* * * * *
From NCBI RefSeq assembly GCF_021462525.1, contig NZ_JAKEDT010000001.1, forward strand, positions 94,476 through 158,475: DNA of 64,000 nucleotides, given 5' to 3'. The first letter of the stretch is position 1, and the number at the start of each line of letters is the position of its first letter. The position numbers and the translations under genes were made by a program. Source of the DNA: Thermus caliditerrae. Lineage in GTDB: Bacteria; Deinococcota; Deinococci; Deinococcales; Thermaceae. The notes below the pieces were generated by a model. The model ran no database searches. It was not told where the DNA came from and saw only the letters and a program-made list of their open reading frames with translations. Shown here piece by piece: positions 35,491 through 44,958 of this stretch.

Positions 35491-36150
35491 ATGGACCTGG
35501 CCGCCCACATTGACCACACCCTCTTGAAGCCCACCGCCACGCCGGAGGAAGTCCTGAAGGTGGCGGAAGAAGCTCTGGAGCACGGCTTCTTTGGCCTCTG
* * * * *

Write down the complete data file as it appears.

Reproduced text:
From NCBI RefSeq assembly GCF_021462525.1, contig NZ_JAKEDT010000001.1, forward strand, positions 94,476 through 158,475: DNA of 64,000 nucleotides, given 5' to 3'. The first letter of the stretch is position 1, and the number at the start of each line of letters is the position of its first letter. The position numbers and the translations under genes were made by a program. Source of the DNA: Thermus caliditerrae. Lineage in GTDB: Bacteria; Deinococcota; Deinococci; Deinococcales; Thermaceae. The notes below the pieces were generated by a model. The model ran no database searches. It was not told where the DNA came from and saw only the letters and a program-made list of their open reading frames with translations. Shown here piece by piece: positions 35,491 through 44,958 of this stretch.

Positions 35491-36150
35491 ATGGACCTGG
35501 CCGCCCACATTGACCACACCCTCTTGAAGCCCACCGCCACGCCGGAGGAAGTCCTGAAGGTGGCGGAAGAAGCTCTGGAGCACGGCTTCTTTGGCCTCTG